In the never-ending futility of developing the lower-end of K Street, the City Council has chosen an approach I dearly hope brings my hometown the downtown it deserves, as reported by the Sacramento Bee.
“The decades-long effort to revitalize downtown Sacramento's K Street got a second wind Tuesday night.
“The City Council voted 5-4 to negotiate with two development teams proposing to build more than 200 housing units, shops and restaurants along two downtrodden blocks of the K Street Mall.
“The vote spurned a more elaborate proposal by developer Rubicon Partners to bring a year-round market similar to San Francisco's Ferry Building, a music venue and a 10-story housing complex to K Street. That plan faced at least a $50 million funding gap.
"We need to be more realistic," Councilwoman Sandy Sheedy said.
“By voting to negotiate with local developers D&S and David Taylor for a combined proposal for the 700 and 800 blocks of K Street, the city in essence agreed to hand the firms $42 million worth of downtown properties it has spent years acquiring.
“Officials with both D&S and Taylor's firm told city officials they could complete their projects by 2012. In the end, that quick turnaround – along with proposals described as more modest than Rubicon's – pushed the council vote.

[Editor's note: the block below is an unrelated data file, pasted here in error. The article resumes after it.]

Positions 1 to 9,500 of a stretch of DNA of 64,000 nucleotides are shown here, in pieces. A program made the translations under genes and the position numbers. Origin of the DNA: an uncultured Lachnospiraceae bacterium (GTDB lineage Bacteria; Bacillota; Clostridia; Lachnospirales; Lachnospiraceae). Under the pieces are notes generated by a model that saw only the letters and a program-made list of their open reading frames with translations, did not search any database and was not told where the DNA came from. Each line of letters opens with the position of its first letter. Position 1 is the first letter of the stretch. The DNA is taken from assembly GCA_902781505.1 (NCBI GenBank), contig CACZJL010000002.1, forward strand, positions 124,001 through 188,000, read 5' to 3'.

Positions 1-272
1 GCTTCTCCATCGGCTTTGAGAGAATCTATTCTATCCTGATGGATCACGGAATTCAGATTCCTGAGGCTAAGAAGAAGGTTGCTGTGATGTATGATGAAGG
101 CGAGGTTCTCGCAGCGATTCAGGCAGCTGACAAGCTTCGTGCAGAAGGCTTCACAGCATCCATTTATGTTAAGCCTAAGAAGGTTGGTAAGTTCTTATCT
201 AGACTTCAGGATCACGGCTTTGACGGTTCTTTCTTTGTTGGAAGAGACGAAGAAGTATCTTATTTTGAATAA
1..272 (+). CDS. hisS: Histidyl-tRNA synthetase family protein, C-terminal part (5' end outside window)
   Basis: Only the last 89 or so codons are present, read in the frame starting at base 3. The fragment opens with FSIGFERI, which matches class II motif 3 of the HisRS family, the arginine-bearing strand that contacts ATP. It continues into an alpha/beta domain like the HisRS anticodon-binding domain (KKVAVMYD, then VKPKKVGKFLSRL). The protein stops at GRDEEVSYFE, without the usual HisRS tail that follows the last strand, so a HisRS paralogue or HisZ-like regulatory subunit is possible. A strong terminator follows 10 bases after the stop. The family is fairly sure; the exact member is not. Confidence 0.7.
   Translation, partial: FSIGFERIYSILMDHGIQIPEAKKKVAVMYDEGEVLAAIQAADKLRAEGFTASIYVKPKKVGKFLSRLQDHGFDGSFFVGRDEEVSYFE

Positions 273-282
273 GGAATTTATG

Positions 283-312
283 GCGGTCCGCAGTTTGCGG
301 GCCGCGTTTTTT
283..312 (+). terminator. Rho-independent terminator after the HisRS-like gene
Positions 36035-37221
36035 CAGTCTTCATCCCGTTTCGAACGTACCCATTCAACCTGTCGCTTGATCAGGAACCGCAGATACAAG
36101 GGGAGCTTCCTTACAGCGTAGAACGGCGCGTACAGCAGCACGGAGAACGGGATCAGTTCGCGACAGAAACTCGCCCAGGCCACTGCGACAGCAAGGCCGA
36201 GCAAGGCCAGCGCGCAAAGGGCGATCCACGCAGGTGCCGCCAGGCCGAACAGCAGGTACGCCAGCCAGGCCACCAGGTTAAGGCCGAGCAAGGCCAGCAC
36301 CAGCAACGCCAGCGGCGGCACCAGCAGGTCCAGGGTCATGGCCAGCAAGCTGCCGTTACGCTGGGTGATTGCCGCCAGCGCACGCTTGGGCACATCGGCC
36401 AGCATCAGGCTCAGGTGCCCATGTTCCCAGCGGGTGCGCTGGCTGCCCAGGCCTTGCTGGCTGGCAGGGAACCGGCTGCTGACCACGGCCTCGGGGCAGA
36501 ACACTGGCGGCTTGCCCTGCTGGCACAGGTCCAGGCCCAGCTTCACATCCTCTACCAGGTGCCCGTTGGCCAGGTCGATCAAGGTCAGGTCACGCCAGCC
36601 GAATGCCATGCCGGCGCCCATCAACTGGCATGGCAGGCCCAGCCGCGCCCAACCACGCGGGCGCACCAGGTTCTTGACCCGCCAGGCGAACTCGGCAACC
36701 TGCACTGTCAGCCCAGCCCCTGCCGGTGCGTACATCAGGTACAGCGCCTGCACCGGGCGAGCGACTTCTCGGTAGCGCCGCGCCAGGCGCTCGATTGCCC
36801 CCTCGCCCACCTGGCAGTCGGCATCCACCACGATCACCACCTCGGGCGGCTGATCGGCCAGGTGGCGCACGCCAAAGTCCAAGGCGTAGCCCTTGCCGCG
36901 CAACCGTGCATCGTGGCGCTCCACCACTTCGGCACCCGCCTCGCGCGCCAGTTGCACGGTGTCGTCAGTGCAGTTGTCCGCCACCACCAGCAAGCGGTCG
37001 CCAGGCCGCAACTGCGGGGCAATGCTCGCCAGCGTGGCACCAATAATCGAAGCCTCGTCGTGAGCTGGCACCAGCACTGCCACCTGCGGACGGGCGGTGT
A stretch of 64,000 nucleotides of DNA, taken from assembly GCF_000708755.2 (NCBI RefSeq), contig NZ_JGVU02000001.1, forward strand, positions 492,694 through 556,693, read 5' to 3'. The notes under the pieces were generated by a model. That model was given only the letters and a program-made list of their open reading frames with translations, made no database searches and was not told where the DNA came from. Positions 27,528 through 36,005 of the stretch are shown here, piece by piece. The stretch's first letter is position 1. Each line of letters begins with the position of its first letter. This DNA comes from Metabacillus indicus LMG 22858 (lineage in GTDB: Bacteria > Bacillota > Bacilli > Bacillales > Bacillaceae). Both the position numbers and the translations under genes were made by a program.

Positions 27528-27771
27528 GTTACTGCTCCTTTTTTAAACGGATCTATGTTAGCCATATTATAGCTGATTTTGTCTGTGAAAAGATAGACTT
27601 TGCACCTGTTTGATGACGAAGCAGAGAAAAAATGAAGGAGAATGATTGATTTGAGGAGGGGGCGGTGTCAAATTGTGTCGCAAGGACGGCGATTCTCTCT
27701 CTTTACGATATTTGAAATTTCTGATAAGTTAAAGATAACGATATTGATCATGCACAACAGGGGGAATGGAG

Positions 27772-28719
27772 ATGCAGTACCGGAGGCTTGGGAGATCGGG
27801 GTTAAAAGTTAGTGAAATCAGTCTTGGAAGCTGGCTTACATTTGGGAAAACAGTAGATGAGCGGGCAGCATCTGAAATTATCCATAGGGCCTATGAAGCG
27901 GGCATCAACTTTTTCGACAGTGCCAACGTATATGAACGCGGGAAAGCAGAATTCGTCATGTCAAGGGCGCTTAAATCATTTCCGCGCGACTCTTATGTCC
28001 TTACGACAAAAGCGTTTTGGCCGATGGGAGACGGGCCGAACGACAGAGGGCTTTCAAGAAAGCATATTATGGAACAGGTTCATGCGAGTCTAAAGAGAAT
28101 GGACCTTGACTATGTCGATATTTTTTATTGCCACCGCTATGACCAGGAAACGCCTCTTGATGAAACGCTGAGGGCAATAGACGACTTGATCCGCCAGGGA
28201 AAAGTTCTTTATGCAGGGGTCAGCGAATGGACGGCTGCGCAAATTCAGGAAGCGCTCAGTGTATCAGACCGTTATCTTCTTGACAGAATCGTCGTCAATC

“For at least a decade, the 700 and 800 blocks of K Street have been a source of hope and frustration for city officials.
“In 2005, the city chose Joe Zeiden, owner of the Z Gallerie furniture chain, to redevelop the worn 700 block with upscale retail shops. At the same time, it picked a team including longtime property owner Moe Mohanna to develop the even more devastated 800 block.
“The city spent about $24 million acquiring properties to help with a complicated property swap, but Mohanna balked when it came time to turn his buildings in the 700 block over for Zeiden's use. In late 2008, after the city sued him, Mohanna agreed to sell his K Street properties to the city for $18.6 million.
“But by that time the economy was starting to falter, and Zeiden backed away. In 2009, his furniture company filed for Chapter 11 bankruptcy protection.
“The proposals by Rubicon, D&S and Taylor were the latest chapter in the city's fight to bring life to K Street.”